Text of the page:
Parkland offers help to those affected by sexual assault
Sexual assault is taking advantage of another person sexually. Different generations, genders, and ages all have different definitions of sexual assault, but the truth is, any type of non-consenting sex is sexual assault.
“According to the law-books, they define sexual assault as a person who commits sexual assault, commits an act of sexual penetration by use of force or threatening of force,” Ben Boltinghouse, a four-year police officer at Parkland, says. “It can also be those who know that the victim cannot understand the nature of the acts—someone who is mentally handicapped or someone who is incapacitated by drugs or alcohol, or if one is unconscious.”
Sexual assault does not have a type, location, or time—anyone can be affected by sexual assault, says Boltinghouse.
“You are more likely to be sexually assaulted by someone you know than a stranger—a colleague, supposed friend, or even a family member,” he says.
“The victim gets affected the most, mentally, physically and emotionally, but the people around the victim are also affected. It could be that you know someone who has been sexually assaulted, and it has an effect on you, or a family member that was assaulted…It really can radiate out to those around the victim, and cause them harm as well. This is why sexual assault is such a horrible crime,” Boltinghouse says.
Sexual assault can happen anywhere, and at any time. This can include college campuses, although “Parkland is unique in this situation, as we don’t have dorms,” Boltinghouse says.
“A lot of times sexual assault happens in dorms, or where students live like in multi-person houses,” Boltinghouse says. Although he does admit “there are a few occasions where it can happen in [Parkland] building[s]—after class, or in a private setting. Those are less likely to happen, compared to home settings.”
Legally, sexual assault is not just one charge. There are varying degrees of assault, and with each increase of the severity of the assault, the charge increases.
“There are aggravating factors such as [if] the person is a juvenile, it becomes aggravated sexual assault, or if the person is a family member,” Boltinghouse says. “No matter what, sexual assault is the act of non-consenting sexual acts or penetration; if the person is unconscious, underage, mentally handicapped, a family member, unable to say no…all of these factors will increase the severity of the offense to an aggravated assault or worse.”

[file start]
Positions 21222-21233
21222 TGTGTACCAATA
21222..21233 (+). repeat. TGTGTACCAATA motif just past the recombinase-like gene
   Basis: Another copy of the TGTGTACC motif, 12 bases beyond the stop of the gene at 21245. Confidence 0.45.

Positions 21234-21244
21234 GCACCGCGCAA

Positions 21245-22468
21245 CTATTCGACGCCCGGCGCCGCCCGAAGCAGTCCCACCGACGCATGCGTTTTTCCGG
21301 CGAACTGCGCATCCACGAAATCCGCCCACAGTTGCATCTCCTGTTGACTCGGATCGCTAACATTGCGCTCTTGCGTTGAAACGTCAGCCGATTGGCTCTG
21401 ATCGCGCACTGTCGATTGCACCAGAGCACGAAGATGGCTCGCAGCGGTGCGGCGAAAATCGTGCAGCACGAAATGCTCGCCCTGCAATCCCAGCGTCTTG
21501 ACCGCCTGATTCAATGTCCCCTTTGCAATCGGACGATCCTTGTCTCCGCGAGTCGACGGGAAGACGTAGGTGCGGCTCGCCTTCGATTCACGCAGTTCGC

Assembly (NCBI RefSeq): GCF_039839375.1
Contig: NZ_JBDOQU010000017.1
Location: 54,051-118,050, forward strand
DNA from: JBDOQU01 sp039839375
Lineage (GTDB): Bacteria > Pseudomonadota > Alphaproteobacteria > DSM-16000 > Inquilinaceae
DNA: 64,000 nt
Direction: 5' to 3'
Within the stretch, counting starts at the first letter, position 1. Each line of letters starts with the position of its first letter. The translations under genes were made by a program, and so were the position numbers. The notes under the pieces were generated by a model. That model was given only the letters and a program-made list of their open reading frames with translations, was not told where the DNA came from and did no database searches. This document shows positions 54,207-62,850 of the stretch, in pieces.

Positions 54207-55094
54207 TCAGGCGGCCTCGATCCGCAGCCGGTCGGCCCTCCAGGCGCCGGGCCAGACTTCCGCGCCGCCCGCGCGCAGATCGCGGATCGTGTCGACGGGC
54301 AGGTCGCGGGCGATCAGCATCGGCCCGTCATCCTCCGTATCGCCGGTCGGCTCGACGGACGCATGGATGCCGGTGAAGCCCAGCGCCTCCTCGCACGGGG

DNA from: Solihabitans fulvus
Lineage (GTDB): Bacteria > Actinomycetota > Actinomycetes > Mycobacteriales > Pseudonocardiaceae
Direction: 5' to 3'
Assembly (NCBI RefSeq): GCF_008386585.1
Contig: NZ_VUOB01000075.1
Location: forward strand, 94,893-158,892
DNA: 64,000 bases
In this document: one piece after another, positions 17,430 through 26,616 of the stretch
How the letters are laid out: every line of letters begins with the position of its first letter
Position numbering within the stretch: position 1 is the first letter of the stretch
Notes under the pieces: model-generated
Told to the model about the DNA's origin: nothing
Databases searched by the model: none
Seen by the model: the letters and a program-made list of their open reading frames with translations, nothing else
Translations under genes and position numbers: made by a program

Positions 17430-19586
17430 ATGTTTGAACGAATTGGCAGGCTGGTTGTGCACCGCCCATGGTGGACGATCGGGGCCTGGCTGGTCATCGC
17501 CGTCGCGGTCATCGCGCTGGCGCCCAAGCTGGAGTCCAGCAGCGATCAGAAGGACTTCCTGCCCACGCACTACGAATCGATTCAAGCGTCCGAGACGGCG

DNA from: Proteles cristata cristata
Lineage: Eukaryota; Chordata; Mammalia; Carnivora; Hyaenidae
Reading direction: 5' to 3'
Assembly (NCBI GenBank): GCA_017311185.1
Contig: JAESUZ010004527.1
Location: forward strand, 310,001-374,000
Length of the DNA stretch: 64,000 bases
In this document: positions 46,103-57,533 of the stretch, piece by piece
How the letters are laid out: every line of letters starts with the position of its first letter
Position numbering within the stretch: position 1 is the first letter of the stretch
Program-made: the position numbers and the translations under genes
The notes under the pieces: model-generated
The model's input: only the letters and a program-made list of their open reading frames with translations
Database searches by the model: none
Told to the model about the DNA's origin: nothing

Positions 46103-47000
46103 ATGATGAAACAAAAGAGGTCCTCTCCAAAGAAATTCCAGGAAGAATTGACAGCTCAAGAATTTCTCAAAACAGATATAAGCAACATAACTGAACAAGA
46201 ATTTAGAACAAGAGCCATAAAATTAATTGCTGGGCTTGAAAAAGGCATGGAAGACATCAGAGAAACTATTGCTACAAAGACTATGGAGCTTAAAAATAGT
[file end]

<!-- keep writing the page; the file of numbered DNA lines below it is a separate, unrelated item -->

Consent is the act of agreeing wholeheartedly to a sexual act. Consent can be given and retracted as often as one sees fit, or is comfortable with acts.
Consent has to be followed, and means if an individual agrees one time and disagrees another time the parties involved must respect the retraction of consent.
“I think it’s likely that [there are] younger generations that see a gray area,” Bolting-house says. “It can be like someone and their partner, doing a sexual act, and consenting the first time, and then not saying no the second time, because they think that if they have said yes once, they have to say yes again. That is not the case.”
“You can always give and retract consent as often as you want throughout a relationship. If people were more educated on what consent is—how to give and retract, as well as how to respect said consent—we wouldn’t have this gray area that leads to so many assaults.”
There are many ways that people can educate themselves about sexual assault. This includes from organizations like RAINN and RACES, as well as attending seminars about sexual assault.
“There is an organization called RAINN; Rape, Abuse & Incest National Network. They do a lot of anti-rape, abuse, etc—they do a lot of work with educating people, but really it matters what is taught at home. Ideally, it would be a conversation held within the family. It could be supplemented through proper sex-ed classes in school, as well as seminars as you get older,” Boltinghouse says.
“Sometimes, media can help and hurt sexual assault, especially with how they portray both sexual acts and assault. It can really shape younger generations ideals about sexual assault.”
Sexual assault does and can happen to anyone. It is a crime punishable by law, and if anyone is affected by sexual assault, they have clear legal recourse.
“If anything happens to students here, they need to come forward and report it,” Boltinghouse says. “This isn’t just about going through the legal process, but it really is about the healing process after such a traumatic event. I am concerned that people are too afraid to take that first step, because they are afraid to be blamed, ridiculed or made fun of, and the truth is, we don’t want people to be afraid. We want to make it clear it is never the victim’s fault, and that they should always reach out for help.”
If you or anyone you know has been sexually assaulted, call 911. If it is on campus, it will either be directed to Parkland Public Safety, or you can contact them at 217-351-2369 or in room A160.